As of 11 a.m. July 11, Dallas County Health and Human Services reported 1,101 additional positive cases of 2019 novel coronavirus (COVID-19) and four additional deaths, bringing the total case count in Dallas County to 32,626, including 449 deaths.
The additional 4 deaths being reported today include:
- A man in his 50’s who was a resident of the City of Carrollton. He had been critically ill in an area hospital, and had underlying high risk health conditions.
- A woman in her 70’s who was a resident of the City of Dallas. She had been hospitalized, and had underlying high risk health conditions.
- A woman in her 70’s who was a resident of a long-term care facility in the City of Mesquite. She had been hospitalized, and had underlying high risk health conditions.
- A woman in her 90’s who was a resident of a long-term care facility in the City of Richardson. She expired in the facility, and had underlying high risk health conditions.
An increasing proportion of COVID-19 cases in Dallas County are being diagnosed in young adults between 18 to 39 years of age, such that of all cases reported after June 1st, half have been in this age group. Increasing reports of cases are continuing to be associated with multiple large recreational and social gatherings since the beginning of June, including house parties.
Of the cases requiring hospitalization to date, more than two-thirds have been under 65 years of age. Diabetes has been an underlying high-risk health condition reported in about a third of all hospitalized patients with COVID-19.
The percentage of respiratory specimens testing positive for SARS-CoV-2 was 30% among symptomatic patients presenting to area hospitals in week 27.
The age-adjusted rates of confirmed COVID-19 cases in non-hospitalized patients have been highest among Hispanics (667.4 per 100,000), Asians (187.4 per 100,000) and Blacks (136.4 per 100,000). These rates have been higher than Whites (43.8 per 100,000). Over 60% of overall COVID-19 cases to date have been Hispanic.
Of cases requiring hospitalization who reported employment, over 80% have been critical infrastructure workers, with a broad range of affected occupational sectors, including: healthcare, transportation, food and agriculture, public works, finance, communications, clergy, first responders and other essential functions.
Of the 449 total deaths reported to date, about a third have been associated with long-term care facilities.
New cases are being reported as a daily aggregate, with a more detailed summary report updated Tuesdays and Fridays.
Local health experts use hospitalizations, ICU admissions, and ER visits as three of the key indicators in determining the COVID-19 Risk Level (color-coded risk) and corresponding guidelines for activities during our COVID-19 response. Dallas County continues to see high numbers of COVID-19 patients in Dallas County with 783 people in acute care for the period ending Friday, July 10. Additionally, the number of emergency room visits for COVID-19 like symptoms in Dallas County was 730 in the 24 hour period ending Thursday, July 9, which represents around 33 percent of all emergency department visits in the county according to information reported to the North Central Texas Trauma Regional Advisory Council. These high numbers of COVID-19 patients strain our current health care facilities and detract from other needed health care services. You can find additional information on risk-level monitoring data here.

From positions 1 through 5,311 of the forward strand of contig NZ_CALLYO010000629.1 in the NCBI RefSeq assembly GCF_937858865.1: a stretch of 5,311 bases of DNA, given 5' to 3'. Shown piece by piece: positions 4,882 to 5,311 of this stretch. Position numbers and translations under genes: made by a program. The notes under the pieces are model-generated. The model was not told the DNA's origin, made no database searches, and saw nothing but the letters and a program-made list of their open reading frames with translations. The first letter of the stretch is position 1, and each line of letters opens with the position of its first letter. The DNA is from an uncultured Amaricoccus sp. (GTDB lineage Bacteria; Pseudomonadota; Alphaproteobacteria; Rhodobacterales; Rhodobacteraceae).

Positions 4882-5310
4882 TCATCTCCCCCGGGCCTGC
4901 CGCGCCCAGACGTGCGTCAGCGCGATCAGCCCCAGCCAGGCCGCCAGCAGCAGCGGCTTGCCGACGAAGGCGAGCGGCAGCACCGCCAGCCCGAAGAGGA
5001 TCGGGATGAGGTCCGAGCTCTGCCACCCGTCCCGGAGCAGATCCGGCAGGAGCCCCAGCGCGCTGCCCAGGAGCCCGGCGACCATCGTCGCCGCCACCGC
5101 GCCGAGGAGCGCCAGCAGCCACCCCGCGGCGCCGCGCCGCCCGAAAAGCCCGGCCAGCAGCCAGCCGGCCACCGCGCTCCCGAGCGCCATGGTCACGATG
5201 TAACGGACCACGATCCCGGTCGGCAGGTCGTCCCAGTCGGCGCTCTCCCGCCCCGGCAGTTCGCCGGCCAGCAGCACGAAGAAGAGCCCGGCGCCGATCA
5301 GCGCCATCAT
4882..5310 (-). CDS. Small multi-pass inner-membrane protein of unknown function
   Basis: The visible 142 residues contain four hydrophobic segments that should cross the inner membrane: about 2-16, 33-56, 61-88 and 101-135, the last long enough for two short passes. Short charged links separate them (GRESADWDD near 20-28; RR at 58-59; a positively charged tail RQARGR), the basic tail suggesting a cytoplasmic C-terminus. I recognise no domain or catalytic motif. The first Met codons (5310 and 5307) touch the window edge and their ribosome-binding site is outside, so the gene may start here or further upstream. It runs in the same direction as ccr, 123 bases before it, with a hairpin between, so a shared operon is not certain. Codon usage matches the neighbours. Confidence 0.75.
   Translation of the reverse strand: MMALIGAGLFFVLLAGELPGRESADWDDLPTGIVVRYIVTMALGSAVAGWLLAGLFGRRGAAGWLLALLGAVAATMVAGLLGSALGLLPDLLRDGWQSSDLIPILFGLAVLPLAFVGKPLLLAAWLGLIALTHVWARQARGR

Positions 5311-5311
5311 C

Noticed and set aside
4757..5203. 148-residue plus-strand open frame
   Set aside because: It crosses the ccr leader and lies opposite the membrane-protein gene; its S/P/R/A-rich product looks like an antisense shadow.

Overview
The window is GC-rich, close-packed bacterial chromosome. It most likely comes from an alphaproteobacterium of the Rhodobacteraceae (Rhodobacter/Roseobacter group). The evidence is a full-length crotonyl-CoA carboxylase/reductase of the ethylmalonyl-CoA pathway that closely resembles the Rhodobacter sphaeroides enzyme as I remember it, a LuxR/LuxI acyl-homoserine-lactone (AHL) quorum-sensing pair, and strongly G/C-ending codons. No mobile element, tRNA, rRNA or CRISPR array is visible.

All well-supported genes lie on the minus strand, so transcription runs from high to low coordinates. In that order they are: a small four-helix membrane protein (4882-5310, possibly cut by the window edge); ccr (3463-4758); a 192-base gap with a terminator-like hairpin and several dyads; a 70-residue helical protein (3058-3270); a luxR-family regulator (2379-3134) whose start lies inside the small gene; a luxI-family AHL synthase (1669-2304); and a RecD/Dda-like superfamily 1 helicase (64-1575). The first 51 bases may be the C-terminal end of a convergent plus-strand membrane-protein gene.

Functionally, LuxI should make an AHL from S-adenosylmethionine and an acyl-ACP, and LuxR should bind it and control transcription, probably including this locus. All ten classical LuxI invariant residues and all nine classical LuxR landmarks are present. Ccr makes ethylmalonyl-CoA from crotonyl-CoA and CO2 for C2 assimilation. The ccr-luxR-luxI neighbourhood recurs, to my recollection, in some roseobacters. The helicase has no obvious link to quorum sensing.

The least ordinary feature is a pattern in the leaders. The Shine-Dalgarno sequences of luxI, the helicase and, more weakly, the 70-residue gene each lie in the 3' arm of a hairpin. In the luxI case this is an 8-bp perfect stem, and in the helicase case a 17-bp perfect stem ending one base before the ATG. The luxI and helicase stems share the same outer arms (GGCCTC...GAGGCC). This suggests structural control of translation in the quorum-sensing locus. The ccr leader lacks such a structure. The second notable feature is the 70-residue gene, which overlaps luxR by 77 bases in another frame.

“Today we close out the week with 1,101 new cases and four deaths. The average number of daily cases for this week is 1,121 and 54 total deaths reported for the week making this the deadliest week and highest average of new cases to date.
The operation at the University of Dallas has been suspended early today so please do not travel to the University of Dallas for a COVID-19 test today. The other sites are operational.
I know many people want to do things in cooler settings inside buildings, but it's imperative that we stay away from people outside our home. In our leisure activities, always take a mask when outside your home even if you don't think you'll be within six feet of another person. If you find yourself in close contact with others, you can then put on your mask. Wear a mask in any building outside your home.
The numbers continue to rise which means there are more and more sick people out there moving around. You protect yourself by staying home and away from others as much as possible. You protect others by wearing your mask at all times when around them.
Have a safe and enjoyable weekend. We will get through this together, but it takes all of us making good choices and looking out for one another. For physician recommendations on activities, please visit dallascountycovid.org,” said Dallas County Judge Clay Jenkins.